Insane to blame anti-war protestors for anything, ever. Almost all times they're on the right side of history. Although when they do occasionally get it wrong, things can get much more complicated due to delayed response to impending conflict. I think that is a moral trade-off most people can comfortably accept.
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Re: Dale of Cambodia.

Postby JJones » Mon Oct 16, 2017 8:15 am

Thanks Lucky for sharing that. Fascinating story.
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Re: Dale of Cambodia.

Postby mikebrow » Mon Jan 01, 2018 12:06 pm

My name is Mike and I'm the producer of the 'Dale of Cambodia' YouTube Video. This is a remarkable Cambodian story that needs to be told in its entirety. Over the past few years Spencer and I have been approaching production companies for expressions of interest in producing a full feature documentary on his unique adventure.

We have now changed our attitude towards following this path as understandably no one wants to take on the financial risk of covering a story that does not appear to have mainstream appeal with little commercial return. Spencer captured several hours of high quality 8mm movie film, none of which has ever been released in over 40 years. Our plan now is to tell his story via YouTube in small bite size chunks and slowly build an audience and awareness of this tragic time in Cambodian history. The story therefore is not profit driven but to ensure it is not forever lost because someone couldn't make a buck from it.

Many young Cambodians have expressed interest in hearing more of what took place during those war years, especially concerning General Chantarangsey who was considered to be a hero figure by many. I think every Cambodian has experienced the lost of a family member or relative and Spencer's motivation in Cambodia was to help a people that he fell in love with rather than just collecting war footage for western media.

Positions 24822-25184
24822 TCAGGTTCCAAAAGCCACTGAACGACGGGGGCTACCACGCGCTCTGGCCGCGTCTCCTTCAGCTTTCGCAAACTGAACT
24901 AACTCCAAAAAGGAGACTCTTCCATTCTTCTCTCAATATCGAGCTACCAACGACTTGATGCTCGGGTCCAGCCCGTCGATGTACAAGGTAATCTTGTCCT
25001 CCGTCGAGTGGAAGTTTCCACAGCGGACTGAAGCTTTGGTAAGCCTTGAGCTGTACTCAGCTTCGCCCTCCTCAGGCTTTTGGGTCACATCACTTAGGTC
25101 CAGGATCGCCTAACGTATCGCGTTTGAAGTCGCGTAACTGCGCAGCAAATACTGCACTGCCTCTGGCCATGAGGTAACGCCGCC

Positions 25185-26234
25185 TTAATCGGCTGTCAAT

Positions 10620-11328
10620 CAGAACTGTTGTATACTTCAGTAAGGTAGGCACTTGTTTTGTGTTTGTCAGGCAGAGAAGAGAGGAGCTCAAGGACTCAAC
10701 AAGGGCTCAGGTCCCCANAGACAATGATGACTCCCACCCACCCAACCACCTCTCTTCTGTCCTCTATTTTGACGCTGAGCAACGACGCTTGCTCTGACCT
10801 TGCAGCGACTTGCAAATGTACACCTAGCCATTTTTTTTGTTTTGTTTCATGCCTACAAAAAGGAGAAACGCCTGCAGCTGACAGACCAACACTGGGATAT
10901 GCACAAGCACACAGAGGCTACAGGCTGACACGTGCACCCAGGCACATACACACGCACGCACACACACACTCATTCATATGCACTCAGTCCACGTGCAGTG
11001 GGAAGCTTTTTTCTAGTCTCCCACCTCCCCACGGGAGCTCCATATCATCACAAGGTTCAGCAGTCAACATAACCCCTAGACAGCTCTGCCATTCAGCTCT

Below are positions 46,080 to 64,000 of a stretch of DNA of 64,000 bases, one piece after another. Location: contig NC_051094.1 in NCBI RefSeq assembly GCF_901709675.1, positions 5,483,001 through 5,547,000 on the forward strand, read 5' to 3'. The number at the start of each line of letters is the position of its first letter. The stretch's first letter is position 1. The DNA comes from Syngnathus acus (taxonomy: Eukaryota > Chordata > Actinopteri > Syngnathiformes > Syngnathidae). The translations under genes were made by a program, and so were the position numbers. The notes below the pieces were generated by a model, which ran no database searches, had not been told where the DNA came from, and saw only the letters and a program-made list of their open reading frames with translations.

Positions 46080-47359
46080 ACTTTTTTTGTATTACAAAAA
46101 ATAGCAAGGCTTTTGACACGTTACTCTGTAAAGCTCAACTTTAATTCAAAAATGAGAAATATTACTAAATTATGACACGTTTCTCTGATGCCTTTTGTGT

Spencer rubbed shoulders with numerous high ranking Generals including Chantarangsey during that time and has detailed information on what actually took place behind the scenes. Much of what will be told is somewhat different to that expressed by the mainstream media. We plan to come back to Cambodia sometime in 2018 to do more filming for this project, so I'm just reaching out to help build momentum towards having Spencer's full story unfold and made freely available to as many people as possible. Any assistance from members of this group would be greatly appreciated.
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Re: Dale of Cambodia.

Postby The third man » Wed Jan 03, 2018 1:46 pm

Welcome to the forum Mike and you'll have a ready audience.
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Re: Dale of Cambodia.

Postby Miguelito » Wed Jan 03, 2018 2:24 pm

Welcome to the forum Mike. I've sent you a private message -- hopefully we can help you promote it in some ways.
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Re: Dale of Cambodia.

Postby crazyjohn » Wed Jan 03, 2018 3:02 pm

Anti war protesters saved tens of thousands of lives. Most Americans were killed in the last years of the war when there was light at the end of the tunnel and peace was at hand. The whole thing was a fraud and anyone who believes otherwise is a fool.
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Re: Dale of Cambodia.

Postby mikebrow » Thu Jan 04, 2018 6:44 pm

Miguelito wrote:Welcome to the forum Mike. I've sent you a private message -- hopefully we can help you promote it in some ways.


Many thanks for your support. I will keep the group informed on our progress.

Spencer is very keen to start moving on this project and I have many hours of existing interviews with him in addition to the 8mm film dating 1971 to 1975 in Cambodia.
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Re: Dale of Cambodia.

Postby DetroitMuscle » Mon Jan 15, 2018 5:24 pm

mikebrow wrote:
Miguelito wrote:Welcome to the forum Mike. I've sent you a private message -- hopefully we can help you promote it in some ways.


Many thanks for your support. I will keep the group informed on our progress.

Spencer is very keen to start moving on this project and I have many hours of existing interviews with him in addition to the 8mm film dating 1971 to 1975 in Cambodia.


Have you started to release more footage to YouTube other than what was posted here on the forums?

How many hours of footage do you guys have. I think as more and more Generation X and now the millennials have at least visited Cambodia as tourists compared to 20 years ago, you'd be surprised how many people would be interested in well edited video. The 13 minute clip posted above drew me in. I want to see more.